Friday, September 21, 2018

A peek at John & Phonse Ducey’s Root Cellar, Keels

If you've followed the ICH Blog for any amount of time, you probably already know that we love root cellars. Like, really, really LOVE root cellars. Well, my mother and father were off for a 50th wedding anniversary jaunt around the Bonavista Peninsula, and Fadder snapped these pics of John and Phonse Ducey's root cellar in Keels, Bonavista Bay. It is of a type we'd call an above ground cellar, but of a specific sub-type that features an exterior wall holding back a layer of insulating sod. The final photos in the series below show the cellar from the rear, where some degradation over time allows you to see the construction process a bit better. The diagonal side braces, acting as a type of buttress, helped keep the outer walls up against the weight of the sod. It is a feature you will sometimes see in old fishing stages called a "side span" -- a wooden exterior brace on the side of a stage which kept the side of the stage from breaking out when a large amount of salted fish was stored inside.

The root cellar was featured in the booklet Living Spaces: The Architecture of the Family Fishery in Keels, Newfoundland which was produced by the first Memorial University Folklore Field School, under the direction of Dr. Gerald Pocius. Then MA candidate Kristin Catherwood, now the ICH Development Officer for Heritage Saskatchewan (insert heart emoji here), wrote the following about the cellar:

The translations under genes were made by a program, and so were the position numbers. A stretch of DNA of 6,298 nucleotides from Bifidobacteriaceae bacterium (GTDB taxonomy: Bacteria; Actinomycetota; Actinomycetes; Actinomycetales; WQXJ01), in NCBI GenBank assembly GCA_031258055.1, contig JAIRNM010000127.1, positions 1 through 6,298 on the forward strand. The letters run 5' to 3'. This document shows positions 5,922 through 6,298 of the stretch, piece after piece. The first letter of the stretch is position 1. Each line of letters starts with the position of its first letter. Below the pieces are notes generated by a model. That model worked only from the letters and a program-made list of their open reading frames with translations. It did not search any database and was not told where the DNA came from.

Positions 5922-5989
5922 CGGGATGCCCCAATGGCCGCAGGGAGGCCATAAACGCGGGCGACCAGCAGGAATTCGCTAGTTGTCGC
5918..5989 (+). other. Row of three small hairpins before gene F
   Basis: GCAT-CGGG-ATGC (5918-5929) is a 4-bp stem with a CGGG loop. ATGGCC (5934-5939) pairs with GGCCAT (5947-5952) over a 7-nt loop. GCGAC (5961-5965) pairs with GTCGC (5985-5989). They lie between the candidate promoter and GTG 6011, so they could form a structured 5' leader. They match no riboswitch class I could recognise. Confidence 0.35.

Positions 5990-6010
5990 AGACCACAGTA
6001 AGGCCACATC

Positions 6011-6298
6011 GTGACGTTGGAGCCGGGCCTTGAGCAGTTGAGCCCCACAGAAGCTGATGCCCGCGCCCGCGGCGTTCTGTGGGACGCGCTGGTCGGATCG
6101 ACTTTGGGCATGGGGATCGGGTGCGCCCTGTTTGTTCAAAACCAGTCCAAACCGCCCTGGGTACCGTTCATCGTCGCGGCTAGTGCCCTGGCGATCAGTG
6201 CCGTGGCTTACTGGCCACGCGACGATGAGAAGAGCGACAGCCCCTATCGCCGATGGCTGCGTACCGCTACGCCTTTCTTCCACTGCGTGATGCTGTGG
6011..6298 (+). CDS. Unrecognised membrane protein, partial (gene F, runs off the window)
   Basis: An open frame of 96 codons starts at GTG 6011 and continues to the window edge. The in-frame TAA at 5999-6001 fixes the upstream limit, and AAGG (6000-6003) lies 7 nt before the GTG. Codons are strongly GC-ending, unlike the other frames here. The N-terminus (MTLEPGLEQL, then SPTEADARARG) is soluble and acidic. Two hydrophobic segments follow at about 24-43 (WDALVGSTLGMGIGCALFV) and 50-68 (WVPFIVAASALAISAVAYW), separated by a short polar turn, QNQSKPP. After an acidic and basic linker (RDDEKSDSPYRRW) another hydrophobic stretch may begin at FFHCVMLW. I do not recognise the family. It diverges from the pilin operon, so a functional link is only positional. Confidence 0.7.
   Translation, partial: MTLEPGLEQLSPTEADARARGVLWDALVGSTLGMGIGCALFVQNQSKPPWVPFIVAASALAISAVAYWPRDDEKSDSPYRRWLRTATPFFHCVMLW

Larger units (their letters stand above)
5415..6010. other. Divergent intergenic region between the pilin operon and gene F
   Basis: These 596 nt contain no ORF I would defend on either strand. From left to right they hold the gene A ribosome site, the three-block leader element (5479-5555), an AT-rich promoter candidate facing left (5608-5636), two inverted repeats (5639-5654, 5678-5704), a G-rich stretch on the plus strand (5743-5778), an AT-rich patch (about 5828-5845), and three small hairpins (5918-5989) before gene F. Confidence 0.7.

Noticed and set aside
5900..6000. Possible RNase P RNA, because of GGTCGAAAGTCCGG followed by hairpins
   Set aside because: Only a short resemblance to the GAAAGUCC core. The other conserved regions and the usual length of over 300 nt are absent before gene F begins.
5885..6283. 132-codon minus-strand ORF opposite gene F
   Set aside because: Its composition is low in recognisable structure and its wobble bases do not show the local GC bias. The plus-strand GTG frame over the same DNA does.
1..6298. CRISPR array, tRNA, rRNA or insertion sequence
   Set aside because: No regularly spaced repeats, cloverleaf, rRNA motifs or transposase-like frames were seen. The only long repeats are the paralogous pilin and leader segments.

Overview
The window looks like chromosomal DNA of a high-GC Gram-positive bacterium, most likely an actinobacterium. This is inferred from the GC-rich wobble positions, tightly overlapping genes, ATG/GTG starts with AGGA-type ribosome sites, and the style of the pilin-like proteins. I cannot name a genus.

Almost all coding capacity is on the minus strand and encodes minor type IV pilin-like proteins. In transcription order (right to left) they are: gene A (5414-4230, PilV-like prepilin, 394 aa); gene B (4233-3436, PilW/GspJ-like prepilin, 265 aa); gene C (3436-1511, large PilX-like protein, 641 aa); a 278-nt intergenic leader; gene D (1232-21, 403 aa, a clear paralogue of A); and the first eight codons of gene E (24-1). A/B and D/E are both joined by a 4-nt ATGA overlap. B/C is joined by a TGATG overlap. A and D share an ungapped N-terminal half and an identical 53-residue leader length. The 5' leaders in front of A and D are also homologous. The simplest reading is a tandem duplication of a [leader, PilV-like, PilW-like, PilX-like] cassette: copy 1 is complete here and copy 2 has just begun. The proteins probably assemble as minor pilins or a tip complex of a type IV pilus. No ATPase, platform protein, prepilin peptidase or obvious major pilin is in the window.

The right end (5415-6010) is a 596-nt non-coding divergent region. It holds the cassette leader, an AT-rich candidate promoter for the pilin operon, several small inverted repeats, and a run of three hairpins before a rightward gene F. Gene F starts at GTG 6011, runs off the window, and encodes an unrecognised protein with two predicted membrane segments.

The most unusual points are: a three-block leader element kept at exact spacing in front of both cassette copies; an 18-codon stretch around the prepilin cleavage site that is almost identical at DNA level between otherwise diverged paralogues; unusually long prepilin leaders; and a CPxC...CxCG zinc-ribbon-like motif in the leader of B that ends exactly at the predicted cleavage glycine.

The root cellar owned by John and Phonse Ducey is located on the eastern outskirts of Keels. It was built in the early 1950s by Henry Thomas Curtis, a carpenter from the nearby community of King’s Cove for Kenneth Mesh. The bulk of the work done by Curtis consisted of pouring the cement for the interior structure. Roland Mesh, Kenneth’s brother, recalls that the cement was poured first, and left to set for several months. In the meantime, a wooden exterior structure was constructed of spruce split logs cut in the woods surrounding Keels. A space of five feet was left between the cement interior cellar structure and the exterior wooden structure. This space was then filled with turf. Much of the turf was brought from Pigeon Island in Keels’ harbour, since turf was in short supply in the surrounding area of the community itself. The turf was dug by hand and loaded in punts (a type of small boat often used for transporting fish), then brought to the family’s stage on Keels’ shore. 

Thanks, Dad! Happy Anniversary!

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